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Randall Denley: Watchdog’s cap-and-trade autopsy reveals plan had little bang for Ontario’s bucks

Randall Denley: Watchdog’s cap-and-trade autopsy reveals plan had little bang for Ontario’s bucks
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There he goes again. Ontario Premier Doug Ford has smashed up the climate-change china shop, broken everything in sight, and now we’re being handed a bill for $3 billion.

Or, as the NDP put it, “The direct result of Ford’s favour to big polluters will be $3 billion in costs piled onto the backs of the people of Ontario. That means ripping $3 billion right out of folks’ bank accounts, or cutting $3 billion from things like health care.” The Liberals chimed in too, but less colourfully.

It does sound bad, until one considers what the province’s Financial Accountability Office is actually saying. Accountability officer Peter Weltman rightly focuses on the news that cancelling the Liberal cap-and-trade plan is not quite the neat equation that we had been led to believe. That’s only part of the story, though.

The big picture number is still that ending cap-and-trade will save Ontarians about $7.2 billion over four years. What’s new is that the Ford government will retain a significant amount of the program spending that the Liberals were paying for with their cap-and-trade revenue.

While most of the Liberals’ 57 cap-and-trade-funded programs will be cancelled, keeping some programs will cost between $615 million and $787 million a year. Add that up over four years, and you get the $3 billion figure that Weltman uses.

For reasons clear only to themselves, the Ford administration has chosen not to allow Weltman to reveal the details of what we get for that money, although it would seem to be the critical point.

We do know that about $600 million of that spending this year is due to extending the life of programs that gave people things like window-replacement rebates and electric-car subsidies. Had the government not done that, it would have been rightly criticized for denying people benefits they had signed up for in good faith.

In an interview, environment minister Rod Phillips said the retained programs are for housing and transit. The government will also spend $95 million on school upgrades, a program it was earlier criticized for cancelling. The thinking is that these expenditures are worthwhile, but the new government doesn’t want to cover them with a carbon tax.

In the meantime, it’s amusing to see the Liberals complaining because not all of their green programs have been eliminated. As for the NDP, well, they are easily excited. No one is going to be ripping money out of people’s bank accounts or cutting billions of dollars in health spending.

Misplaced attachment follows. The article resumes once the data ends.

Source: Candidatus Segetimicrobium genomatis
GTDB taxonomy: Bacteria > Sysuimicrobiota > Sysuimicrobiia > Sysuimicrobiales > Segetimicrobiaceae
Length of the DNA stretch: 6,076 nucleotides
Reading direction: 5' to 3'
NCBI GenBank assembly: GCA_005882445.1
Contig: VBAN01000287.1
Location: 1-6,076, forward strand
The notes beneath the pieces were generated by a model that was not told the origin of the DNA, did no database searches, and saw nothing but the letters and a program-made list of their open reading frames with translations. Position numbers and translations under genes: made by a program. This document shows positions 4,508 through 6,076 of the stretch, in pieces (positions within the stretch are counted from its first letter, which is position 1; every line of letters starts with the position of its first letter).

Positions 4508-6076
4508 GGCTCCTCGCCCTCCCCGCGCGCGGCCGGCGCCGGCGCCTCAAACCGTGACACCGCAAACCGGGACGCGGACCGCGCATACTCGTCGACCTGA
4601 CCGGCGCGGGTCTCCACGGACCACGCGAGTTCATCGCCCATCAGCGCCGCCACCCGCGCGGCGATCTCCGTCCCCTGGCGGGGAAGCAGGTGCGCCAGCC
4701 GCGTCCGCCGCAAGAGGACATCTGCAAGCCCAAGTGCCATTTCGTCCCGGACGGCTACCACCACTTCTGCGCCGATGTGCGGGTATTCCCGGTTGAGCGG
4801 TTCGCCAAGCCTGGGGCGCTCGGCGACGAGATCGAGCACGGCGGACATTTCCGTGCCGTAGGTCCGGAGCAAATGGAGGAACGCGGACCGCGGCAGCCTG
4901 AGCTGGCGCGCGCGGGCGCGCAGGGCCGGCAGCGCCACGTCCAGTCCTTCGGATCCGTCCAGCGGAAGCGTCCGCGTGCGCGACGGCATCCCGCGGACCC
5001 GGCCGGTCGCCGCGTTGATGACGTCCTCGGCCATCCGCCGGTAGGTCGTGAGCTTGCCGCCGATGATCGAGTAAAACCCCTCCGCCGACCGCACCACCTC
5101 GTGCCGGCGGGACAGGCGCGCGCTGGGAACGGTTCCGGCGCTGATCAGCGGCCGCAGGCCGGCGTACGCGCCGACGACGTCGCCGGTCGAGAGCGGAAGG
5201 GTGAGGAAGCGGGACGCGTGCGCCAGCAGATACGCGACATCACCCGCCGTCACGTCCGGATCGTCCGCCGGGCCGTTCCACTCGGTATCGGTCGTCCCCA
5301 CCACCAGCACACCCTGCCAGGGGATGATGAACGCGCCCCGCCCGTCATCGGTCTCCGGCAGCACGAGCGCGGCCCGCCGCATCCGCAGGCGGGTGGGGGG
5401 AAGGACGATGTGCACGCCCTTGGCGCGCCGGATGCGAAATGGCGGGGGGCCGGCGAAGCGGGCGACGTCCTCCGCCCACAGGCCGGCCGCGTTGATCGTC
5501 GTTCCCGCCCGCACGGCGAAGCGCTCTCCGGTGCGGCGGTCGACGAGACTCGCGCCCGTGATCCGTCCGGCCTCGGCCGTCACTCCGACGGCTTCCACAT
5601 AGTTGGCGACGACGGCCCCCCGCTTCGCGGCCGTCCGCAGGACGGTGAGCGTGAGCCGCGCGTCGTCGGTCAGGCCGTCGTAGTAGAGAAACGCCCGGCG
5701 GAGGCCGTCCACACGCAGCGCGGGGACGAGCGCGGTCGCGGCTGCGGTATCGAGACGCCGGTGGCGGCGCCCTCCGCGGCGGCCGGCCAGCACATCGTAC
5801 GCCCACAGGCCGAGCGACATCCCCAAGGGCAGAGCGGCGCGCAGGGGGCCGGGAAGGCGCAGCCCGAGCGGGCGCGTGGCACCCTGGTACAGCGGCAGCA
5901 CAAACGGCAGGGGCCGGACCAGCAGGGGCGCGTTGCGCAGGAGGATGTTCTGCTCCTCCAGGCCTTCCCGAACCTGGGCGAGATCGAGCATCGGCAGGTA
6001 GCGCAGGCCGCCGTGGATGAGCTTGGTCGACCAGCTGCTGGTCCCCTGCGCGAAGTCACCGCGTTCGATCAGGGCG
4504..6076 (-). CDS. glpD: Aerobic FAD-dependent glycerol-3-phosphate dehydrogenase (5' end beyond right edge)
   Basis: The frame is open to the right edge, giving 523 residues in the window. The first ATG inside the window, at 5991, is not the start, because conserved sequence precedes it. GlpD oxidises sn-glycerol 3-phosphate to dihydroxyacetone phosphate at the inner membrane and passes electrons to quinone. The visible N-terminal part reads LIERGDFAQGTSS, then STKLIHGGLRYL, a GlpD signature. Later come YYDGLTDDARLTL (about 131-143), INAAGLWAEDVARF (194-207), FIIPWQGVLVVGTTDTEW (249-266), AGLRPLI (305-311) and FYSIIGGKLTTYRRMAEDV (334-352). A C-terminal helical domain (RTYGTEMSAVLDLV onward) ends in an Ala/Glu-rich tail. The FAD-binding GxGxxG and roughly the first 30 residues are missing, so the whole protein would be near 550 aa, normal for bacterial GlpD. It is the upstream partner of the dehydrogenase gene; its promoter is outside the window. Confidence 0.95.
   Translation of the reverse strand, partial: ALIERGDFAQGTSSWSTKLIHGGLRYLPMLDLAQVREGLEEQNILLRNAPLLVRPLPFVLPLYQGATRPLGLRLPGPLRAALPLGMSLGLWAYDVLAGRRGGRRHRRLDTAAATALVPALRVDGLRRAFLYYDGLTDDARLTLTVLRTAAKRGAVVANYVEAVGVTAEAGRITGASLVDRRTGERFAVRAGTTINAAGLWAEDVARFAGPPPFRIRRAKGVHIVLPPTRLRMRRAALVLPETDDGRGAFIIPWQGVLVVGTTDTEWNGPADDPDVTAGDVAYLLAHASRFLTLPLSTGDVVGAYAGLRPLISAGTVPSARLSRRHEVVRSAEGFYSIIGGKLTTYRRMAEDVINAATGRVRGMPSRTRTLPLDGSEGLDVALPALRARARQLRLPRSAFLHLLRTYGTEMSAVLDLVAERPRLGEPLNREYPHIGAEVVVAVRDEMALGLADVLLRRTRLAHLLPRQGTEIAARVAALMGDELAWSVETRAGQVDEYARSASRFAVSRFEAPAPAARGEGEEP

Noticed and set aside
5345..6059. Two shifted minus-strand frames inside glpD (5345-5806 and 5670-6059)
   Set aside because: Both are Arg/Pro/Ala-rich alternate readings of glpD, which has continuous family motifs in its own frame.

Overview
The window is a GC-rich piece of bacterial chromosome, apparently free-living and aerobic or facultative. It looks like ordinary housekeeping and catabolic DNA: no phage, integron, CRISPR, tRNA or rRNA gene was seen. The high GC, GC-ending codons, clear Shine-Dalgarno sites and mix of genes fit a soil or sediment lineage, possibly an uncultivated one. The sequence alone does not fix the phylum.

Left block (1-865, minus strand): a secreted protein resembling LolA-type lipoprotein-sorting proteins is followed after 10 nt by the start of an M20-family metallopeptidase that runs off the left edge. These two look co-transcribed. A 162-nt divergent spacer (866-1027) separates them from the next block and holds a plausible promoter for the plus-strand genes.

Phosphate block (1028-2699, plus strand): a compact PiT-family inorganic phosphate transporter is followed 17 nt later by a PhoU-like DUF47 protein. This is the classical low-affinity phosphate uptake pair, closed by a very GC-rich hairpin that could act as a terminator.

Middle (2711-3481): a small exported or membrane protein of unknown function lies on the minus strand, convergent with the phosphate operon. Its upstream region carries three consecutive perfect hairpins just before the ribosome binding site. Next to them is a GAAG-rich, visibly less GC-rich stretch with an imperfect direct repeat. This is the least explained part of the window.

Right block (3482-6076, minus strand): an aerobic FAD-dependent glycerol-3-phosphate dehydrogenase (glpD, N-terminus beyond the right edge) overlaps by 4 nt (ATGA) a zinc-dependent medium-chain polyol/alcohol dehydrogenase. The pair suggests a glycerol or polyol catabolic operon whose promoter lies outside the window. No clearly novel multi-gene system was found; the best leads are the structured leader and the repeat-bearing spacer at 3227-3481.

Weltman’s report raises a second interesting point. He compares the costs of Ontario’s former cap-and-trade program with the new federal carbon tax that Ontarians might now face.

If cost were your only criterion, cap-and-trade comes out ahead. When the Liberal plan ended, it was imposing a carbon price of $18.70 a tonne. The Trudeau carbon tax starts next year at $20 a tonne, then rises to $50 a tonne by 2022. That’s just over twice as much as cap-and-trade would have cost that year.

If one were looking for a cheap way to get off the climate-change hook, cap-and-trade was it. There were just two problems. Cap-and-trade didn’t deliver much bang for the buck, and most of the bang took place elsewhere.

The Liberals aimed to cut greenhouse gases by 18.7 megatonnes. According to the government’s own consultant, only 3.8 megatonnes of that reduction would actually have been in Ontario. The rest would have taken place in the jurisdictions of Ontario’s emissions-trading partners, Quebec and California. To achieve it, Ontarians would have had to ship $466 million out of the province, money that would have been lost to our economy.

To put all this world-saving activity in context, the federal tax, while substantially more expensive, would still only be enough to meet half of Canada’s 2030 emissions targets. Those targets are vastly less than what the latest United Nations climate report says are necessary.

Put another way, if one believes the planet is terminally ill the provincial Liberals were promising to treat the illness with an Aspirin, while the federal Liberals would have us believe that two Aspirin would restore the planet to health. The Ontario PCs find all Aspirin unaffordable.

In summary, there is a reasonably significant cost hangover from the cap-and-trade plan, but we are getting something for the money. The cost will be covered with debt in the short term, tax dollars ultimately.  As far as the cap-and-trade plan itself went, it was really only attractive to those who like to sound green without spending much, relatively speaking.

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